i just re-read my last post and thought that it was too flippant and even a bit arogent. let me explain exactly how i feel, for what it's worth.
this is the Gospel according to warren.
i believe it was thomas jefferson who said that the greatest threats to a democracy were complacency and apathy. during the hundred-odd years since the civil war amd the sixts-odd tears since ww ii, the population of the usa has become both complacent and apathetic. more people voted for american idol than voted in the last presidential election! more people know the names of the hottest pop muisic idols than know the names of their senators and congressperson. more peop0le know the names of the game show hosts than know the contents of the bill of rights (except, matbe, the 5th ammendment - but they don't know wny they don't have to talk to the police).
in a way i can't blame them because it is a self-fulfilling prophacy. politicians will do what they want to do and will lie, cheat, and steal and there isn't a d*mned thing that we can do about it. that's fauilure-think which leads to the kind of government we have today.
sometime between 1781 (?) and 1950, we switched from calling our congresspeople "representatives" to calling them "leaders." these men and women in washington couldn't lead a horse to water, let alone lead a nation of free people! these representatives work fior us - we pay them and their staffs. they work for us. there are in washington to do our bidding, not someone else's.
every once in a while there is a violent shake-up. it happened after viet nam. i remember the police riots during the democratic convention in chicago. i remember barry goldwater's book "a choice not a echo" (great book, read it if you can find a copy). i also remember nixon's paranoia, even after his landslide victory - and watergate.
i believe it was viet nam that turned this country. before that fiasco, we were fighting real enemies who wanted to conquer our country or who wanted to take over a free people. in viet nam, we were defending dole pineapple with our sons and daughters, boyfriends and girlfriends, sisters and brothers. he** no we won't go! became the lament for a whole generation. mistrust in our government began in earnest. lbj carrying on the war against popular disapproval also led to the large sustained apathy that we have now. "what can i do? what difference will my vote make? they'll do what thay want to do regardless" became engrained in the minds of the young people of that era.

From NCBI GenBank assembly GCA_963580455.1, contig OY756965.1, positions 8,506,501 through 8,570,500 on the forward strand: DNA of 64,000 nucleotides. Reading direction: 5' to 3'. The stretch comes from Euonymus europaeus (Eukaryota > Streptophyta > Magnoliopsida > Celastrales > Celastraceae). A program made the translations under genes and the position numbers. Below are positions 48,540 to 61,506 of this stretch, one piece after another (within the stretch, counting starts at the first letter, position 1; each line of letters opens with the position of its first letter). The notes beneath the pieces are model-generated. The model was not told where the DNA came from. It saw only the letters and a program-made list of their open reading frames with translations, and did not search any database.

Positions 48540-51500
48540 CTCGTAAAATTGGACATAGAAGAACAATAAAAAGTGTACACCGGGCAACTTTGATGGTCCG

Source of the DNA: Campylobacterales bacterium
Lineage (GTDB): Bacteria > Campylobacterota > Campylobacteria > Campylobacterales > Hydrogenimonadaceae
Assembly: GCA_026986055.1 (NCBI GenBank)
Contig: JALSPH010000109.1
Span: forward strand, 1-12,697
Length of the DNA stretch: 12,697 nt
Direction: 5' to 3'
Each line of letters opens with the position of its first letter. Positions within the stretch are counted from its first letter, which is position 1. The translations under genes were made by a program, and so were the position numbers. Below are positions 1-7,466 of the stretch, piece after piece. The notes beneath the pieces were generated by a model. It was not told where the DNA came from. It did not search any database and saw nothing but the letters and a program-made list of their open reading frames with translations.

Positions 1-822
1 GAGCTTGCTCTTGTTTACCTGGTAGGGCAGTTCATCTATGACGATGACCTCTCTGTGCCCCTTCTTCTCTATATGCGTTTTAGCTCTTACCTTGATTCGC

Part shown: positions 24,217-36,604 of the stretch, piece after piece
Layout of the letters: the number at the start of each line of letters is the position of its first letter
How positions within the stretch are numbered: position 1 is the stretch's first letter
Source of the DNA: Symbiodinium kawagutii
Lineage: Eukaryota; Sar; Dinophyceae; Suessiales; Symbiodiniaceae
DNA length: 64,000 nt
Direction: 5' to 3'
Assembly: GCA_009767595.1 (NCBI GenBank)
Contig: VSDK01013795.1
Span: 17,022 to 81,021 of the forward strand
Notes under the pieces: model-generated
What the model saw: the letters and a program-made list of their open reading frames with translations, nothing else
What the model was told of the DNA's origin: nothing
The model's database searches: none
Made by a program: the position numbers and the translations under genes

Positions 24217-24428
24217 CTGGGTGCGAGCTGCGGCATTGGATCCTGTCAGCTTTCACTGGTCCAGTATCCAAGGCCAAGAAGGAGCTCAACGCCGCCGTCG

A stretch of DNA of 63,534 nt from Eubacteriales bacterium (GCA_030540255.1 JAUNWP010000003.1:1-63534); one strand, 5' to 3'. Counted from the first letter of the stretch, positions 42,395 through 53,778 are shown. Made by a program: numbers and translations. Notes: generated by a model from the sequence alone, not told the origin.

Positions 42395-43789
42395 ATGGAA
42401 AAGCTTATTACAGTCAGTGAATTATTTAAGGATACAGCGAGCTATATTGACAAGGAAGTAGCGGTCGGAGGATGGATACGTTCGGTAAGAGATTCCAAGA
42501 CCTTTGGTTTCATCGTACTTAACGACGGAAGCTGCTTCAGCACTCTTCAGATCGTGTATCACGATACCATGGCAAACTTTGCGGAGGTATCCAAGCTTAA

each party has fialed to deliver. each party feels "entitled" to get what they can from lobbiests and pacs - thinking that their constutuents can be swayed with directed ad campaigns come election time. in tx, where i live, a former migrant worker got elected to the house of representatives. he was almost penniless when he went to washington. when he retired from congress, he was a millionair! AND WE LET HIM - AND HIS BROTHERS AND SISTERS in washington do it! who's stupid?
the only voice we have is voting. yes, i went throrough a lot to vote during this off-year election. but i expressed my opinion in the only way this country allows me to: by voting.
this election we sent a message to our "leaders" but what was that message? was that message that we love the democrats and hate the republicans? i don't think so. is it that we want all of the democratic agenda and none of the republican agenda? probably not. listening to the talking heads on cnn it's that we are unhappy with the war in iraq. Yes. so what else is new? (said in my best yiddish accent). is it that we are unhappy with graft, theft, hypocracy, and "it doesn't apply to me"? probably. is it that we want election reform? maybe. is it that we are sick of being manipulated? i'd hope so.
so i cast my vote. i expressed an opinion. it's all i have.